Here's an idea. Let's take that video chatting thing that people do all the time using Skype, Hangouts, or FaceTime, and remove the sound. Huh, Yahoo is already doing that?
Yup, and the service is called Livetext. Yahoo has been testing it in Hong Kong, Taiwan, and Ireland. Now the tech company is bringing its intriguing communications platform to five additional countries. There's Canada and the US in North America. France, Germany, and the rest of the UK have joined Ireland in Europe.
In Yahoo's video of Livetext in action, you can see how each sentence you type appears at the bottom of a video feed of whomever you're chatting with. Read More
Music creation apps on Android have lagged far behind iOS, but things are slowly catching up with improved latency in newer versions of Android. A music creation app just hit the Play Store that music aficionados might want to check out. It's called Stagelight (no, not Stagefright—bad timing) and you can try it for free. Read More
Hangouts 4.0. We want you. And that desire has only grown after Phandroid's latest leak. It looks like users will be able to initiate Hangouts conversations using Android Wear once the latest update comes around.
As some readers have pointed out, this feature does not appear to require Hangouts 4. People are having success initiating Hangouts messages from Android Wear using the version currently available in the Play Store. Read More
Xbox Music is now Groove. This is news that Microsoft detailed weeks ago, but it's only now—coinciding with the release of Windows 10—that we're seeing the name change on Android.
In the latest version, the rebranding has taken place. Microsoft highlights the ability to upload your music to OneDrive, stream music with a Music Pass subscription ($9.99 a month or $99 a year), and save files for offline use.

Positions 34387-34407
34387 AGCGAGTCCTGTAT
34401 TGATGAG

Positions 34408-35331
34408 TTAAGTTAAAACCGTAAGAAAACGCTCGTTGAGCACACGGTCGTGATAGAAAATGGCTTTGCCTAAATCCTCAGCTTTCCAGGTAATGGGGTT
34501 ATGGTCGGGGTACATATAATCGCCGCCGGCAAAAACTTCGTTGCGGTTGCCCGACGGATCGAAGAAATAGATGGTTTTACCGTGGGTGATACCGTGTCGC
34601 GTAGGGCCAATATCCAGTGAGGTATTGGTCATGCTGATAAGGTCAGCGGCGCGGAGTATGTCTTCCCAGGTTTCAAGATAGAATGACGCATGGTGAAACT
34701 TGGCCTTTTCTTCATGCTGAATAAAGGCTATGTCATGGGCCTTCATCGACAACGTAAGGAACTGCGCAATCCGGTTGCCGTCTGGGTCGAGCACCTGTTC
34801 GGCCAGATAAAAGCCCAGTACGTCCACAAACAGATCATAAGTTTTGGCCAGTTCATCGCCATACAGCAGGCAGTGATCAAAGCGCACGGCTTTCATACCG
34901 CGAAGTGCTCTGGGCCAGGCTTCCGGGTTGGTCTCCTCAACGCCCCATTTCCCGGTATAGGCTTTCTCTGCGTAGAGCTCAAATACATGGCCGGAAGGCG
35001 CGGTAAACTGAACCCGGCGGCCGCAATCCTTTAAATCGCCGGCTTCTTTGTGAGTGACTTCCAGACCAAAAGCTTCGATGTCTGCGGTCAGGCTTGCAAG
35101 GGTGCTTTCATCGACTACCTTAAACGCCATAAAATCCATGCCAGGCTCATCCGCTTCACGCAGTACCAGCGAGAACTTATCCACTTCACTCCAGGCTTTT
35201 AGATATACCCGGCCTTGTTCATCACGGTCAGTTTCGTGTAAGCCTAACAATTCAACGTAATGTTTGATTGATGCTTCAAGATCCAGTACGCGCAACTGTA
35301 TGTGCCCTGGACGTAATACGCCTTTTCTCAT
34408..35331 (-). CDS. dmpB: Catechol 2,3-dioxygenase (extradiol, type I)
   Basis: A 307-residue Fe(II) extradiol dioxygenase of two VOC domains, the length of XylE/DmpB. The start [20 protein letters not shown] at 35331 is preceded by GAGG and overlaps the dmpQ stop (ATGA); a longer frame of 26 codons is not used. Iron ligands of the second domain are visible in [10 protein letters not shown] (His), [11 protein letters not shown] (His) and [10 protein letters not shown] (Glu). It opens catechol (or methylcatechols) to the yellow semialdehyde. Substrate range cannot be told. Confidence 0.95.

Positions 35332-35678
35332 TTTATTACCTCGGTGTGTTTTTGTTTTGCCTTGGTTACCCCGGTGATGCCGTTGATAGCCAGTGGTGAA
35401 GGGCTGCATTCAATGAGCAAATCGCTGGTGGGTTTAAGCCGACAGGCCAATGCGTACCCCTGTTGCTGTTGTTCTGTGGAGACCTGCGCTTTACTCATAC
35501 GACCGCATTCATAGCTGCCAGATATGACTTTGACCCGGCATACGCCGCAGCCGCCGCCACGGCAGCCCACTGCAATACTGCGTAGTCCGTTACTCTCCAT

Not wasting any time, Sonos has already announced that it supports Groove. The integration is still in beta, but you're free to try it out right away. Look for it under Add Music Services. Read More
Welcome to the future. No, really, it's the future, right here and right now. And not just because we've got mobile processors that can calculate Pi to the ten trillionth digit, or because our video games are starting to look more like movies than games. Nope, what makes me feel like I'm living in The Future(TM) more than anything else is how all that pie-in-the-sky Moore's Law tech gets applied to solving very human problems, like figuring out where the exit is in the Jakarta airport.
Case in point: Google's Translate app is applying the Word Lens visual translate tool, which lets you point your phone's camera to a sign or piece of paper and see the text in your native language, to 20 new languages. Read More
Google acquired WordLens a while back, eventually integrating its visual text translation technology into the Translate app. It only supported seven languages at the time, but today's v4.0 update adds a lot more, and Google is showing off the visual translation feature with a nifty Google Translate vs. “La Bamba” video. Read More
Googler Kirill Grouchnikov likes to clue everyone into the subtle design tweaks in upcoming versions of the Play Store as they roll out, and today he's posted not once, not twice, but three times about a slick new hamburger animation. Is that overkill? I don't know... it's a pretty cool animation.
Mobile TV seems like a natural and obvious thing. That's why Sony sold a gajillion of those little portable TVs in the eighties, and why streaming of movies and TV shows has exploded on mobile platforms. So why, then, has mobile television streaming only taken off in a few markets? It seems like adding "unlimited free video with no data charges" to your phone's spec sheet would be something that would appeal to everyone.
Anyway. Motorola has a new mobile HDTV app available now, called... Mobile HDTV. It looks really similar to the other Motorola TV app, Mobile TV. Read More
Boxer, the company behind the slick email client that now ships as the default provider on Cyanogen OS, has just announced and released a new calendar app. The aptly-named Boxer Calendar will offer some useful integration with Boxer Email and will also be pre-loaded with Cyanogen OS 12.1 along with premium features.
Boxer Calendar isn't exactly reinventing the wheel, but aiming to provide a visually attractive option that plays nicely with their email client. The key differentiating feature in that vein is the ability to quickly send your availability to meet, which only works with Boxer Email.
For those who do a lot of scheduling, this can potentially fill in a real gap. Read More